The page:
In our last post, we talked a bit about 5S audits and argued that teams of operators should self-audit their own areas rather than having “external” audits conducted. In this post, we’ll go over the process for teaching teams how to audit themselves. I’ve also provided a download of the form I use for all this.
We all know that an important part of sustaining 5S is auditing or assessing the status of 5S at any given point in time. The internet is full of 5S audit forms. In many cases, audits are carried out by “outsiders”…folks from outside the department that’s being audited. It’s kind of like being back at school where we turned our test in and got back a grade. If the grade was good, we were relieved. If the grade was bad, we huffed indignantly, sure that the teacher had it in for us. 5S audits shouldn’t be like that.
I just got another article posted on Industry Week’s website. Here it is:
Hope you like it.
OK, first I want you to watch ten seconds of this video.
One of my favorite lean videos was produced and put on YouTube a couple of years ago by a company in Washington state, FastCap. The video is about 14 minutes long and it’s a tour of the FastCap plant, conducted by the President. It’s the best portrayal of workplace organization and visual factory that I’ve come across.
So, at this point, you have a pretty good value stream map of your current state. I doubt if it looks as neat as the one I included in my last post. In fact, it probably looks more like this:
Example Value Stream Map (Sorry it’s a link instead of an actual diagram. It’s a PDF, as you’ll see, and this is the only way I could include it.)
You’ll see the addition of the Tool Room and Purchasing, lots of places that material sits, lots of people who need to see the Production Schedule, and a “contingency routing” which was used when the equipment in the “preferred routing” was down. (You’ll also see a Future State VSM but don’t pay any attention to that for now.) That’s how these things go…they can get messy. This VSM team met twice a week for about six weeks to get just the current state map completed. Again, that’s how these things go.
We ended up last time with a simple map that showed, basically, where stuff gets moved, where stuff gets something done to it, and where stuff sits waiting to be moved or have something done to it. So, we’re off to a good start. Now, we need to add some boxes and arrows that show where information moves or sits or is acted on.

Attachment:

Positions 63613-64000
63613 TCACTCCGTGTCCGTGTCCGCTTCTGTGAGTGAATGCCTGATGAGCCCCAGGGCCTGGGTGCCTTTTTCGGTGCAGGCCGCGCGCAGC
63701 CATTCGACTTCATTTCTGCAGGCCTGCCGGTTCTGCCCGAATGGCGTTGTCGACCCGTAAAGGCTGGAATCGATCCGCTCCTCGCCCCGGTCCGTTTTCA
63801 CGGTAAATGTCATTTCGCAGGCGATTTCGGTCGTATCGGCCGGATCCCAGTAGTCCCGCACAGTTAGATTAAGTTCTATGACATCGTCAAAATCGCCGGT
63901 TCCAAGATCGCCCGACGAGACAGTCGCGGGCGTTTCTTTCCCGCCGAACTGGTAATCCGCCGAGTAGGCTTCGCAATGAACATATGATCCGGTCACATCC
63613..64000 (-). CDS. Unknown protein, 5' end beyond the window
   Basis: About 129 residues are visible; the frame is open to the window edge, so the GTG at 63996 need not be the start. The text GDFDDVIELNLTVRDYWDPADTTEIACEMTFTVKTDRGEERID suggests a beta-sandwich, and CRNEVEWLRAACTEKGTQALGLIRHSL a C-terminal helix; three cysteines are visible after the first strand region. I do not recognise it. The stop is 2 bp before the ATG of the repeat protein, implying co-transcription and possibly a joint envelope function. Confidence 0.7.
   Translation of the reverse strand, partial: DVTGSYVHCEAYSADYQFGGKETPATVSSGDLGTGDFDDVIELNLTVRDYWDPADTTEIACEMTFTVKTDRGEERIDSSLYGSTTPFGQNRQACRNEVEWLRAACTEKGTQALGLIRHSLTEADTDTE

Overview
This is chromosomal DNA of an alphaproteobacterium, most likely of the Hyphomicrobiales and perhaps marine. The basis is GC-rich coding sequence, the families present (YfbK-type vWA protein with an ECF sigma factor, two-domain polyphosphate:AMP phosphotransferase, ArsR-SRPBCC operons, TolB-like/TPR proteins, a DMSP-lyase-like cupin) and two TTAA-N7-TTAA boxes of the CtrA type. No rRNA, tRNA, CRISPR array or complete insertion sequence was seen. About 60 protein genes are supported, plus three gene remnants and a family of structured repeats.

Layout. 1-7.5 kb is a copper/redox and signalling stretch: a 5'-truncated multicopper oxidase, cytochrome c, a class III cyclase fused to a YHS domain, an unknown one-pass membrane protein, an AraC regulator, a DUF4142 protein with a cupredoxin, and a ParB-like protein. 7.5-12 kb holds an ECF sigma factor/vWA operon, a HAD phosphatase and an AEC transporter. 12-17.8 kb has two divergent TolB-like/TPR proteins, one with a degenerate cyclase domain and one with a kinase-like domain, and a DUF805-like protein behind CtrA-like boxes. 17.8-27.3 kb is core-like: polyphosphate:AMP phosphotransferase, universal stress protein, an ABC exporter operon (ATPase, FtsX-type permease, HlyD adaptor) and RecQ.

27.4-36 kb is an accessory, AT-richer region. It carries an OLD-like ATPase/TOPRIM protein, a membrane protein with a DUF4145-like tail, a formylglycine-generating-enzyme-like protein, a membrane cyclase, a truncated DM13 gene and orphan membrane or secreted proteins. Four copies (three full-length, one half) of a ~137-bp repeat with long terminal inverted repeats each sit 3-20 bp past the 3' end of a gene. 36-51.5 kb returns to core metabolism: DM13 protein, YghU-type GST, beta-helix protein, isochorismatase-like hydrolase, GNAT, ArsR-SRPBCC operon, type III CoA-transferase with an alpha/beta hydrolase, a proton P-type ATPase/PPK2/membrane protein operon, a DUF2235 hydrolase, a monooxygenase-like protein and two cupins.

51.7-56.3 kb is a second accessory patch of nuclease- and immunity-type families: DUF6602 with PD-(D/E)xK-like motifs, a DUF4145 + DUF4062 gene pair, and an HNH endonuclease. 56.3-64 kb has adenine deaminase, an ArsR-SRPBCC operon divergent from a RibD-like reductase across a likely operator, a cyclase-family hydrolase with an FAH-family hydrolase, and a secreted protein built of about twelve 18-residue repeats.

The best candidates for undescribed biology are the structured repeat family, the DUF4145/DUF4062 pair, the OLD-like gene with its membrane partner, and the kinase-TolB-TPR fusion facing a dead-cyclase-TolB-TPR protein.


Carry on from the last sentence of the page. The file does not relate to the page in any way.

OK, so enough talk about boxes and arrows and lets put something on paper. We have a couple of decisions to make before we get started. First, we need to decide just which process to map. It might be that all the products in your operation go through the same process; that makes it easy to decide which process to map doesn’t it? In most cases, though, different products go through different processes. So, you have to pick one to map. (In many cases, you’ll have groups of products that go through a similar processes. If that’s your case, think of creating a process map for a group of products.) Now, I’ve read books that recommended an approach to picking a product or product group to map that involved lots of data gathering and calculations before making a decision. I don’t think it’s that hard. All you have to do is carry on a discussion that addresses these questions:
- Which products/product groups are high volume?
- Which products/product groups are high margin?
- Which products/product groups are important for some other reason, e.g., important new product?
- Which products/product groups are giving us the most problems?
If you have a product/product group that hits two or three of these criteria, go with that one. If none of your products hit more than one criterion, pick whichever product you want to start with, then move on to the others. Then do like we said last time, start with the customer and discuss their needs and the outputs that meet those needs. Then talk about the suppliers and your standards for what they provide.
OK, now you’re ready to connect those boxes and arrows.
Take a look at this example of 5S. What do you think….good example or not? It sure looks good, doesn’t it? I found this example on LinkedIn, along with some comments as to whether or not it’s a good example. Some of the commenters felt it was a good example given that…well, how orderly everthing is. Others felt that it’s not such a good example and it’s not the lack of labeling that they mentioned. Those others asked if five colors of highlighters are really needed. And two different kinds of Post-Its. And two blue and red pens. After all the first S is “Sort”.
I would agree that the Sort is key here but we can’t use circumstantial evidence to assume it wasn’t done. If the user really does need and regularly uses all those highlighters, then it’s a good example of 5S. On the other hand, if the user generally just takes out the yellow one and keeps the others “just in case”, it’s just an exercise in tidiness. Same with the pens and Post-Its.
The moral of the story is, it’s not just the good organization that makes this a good example. It’s the deliberation that went into the effort along the way
This is a PR video but check it out and catch the reference to Visual Management.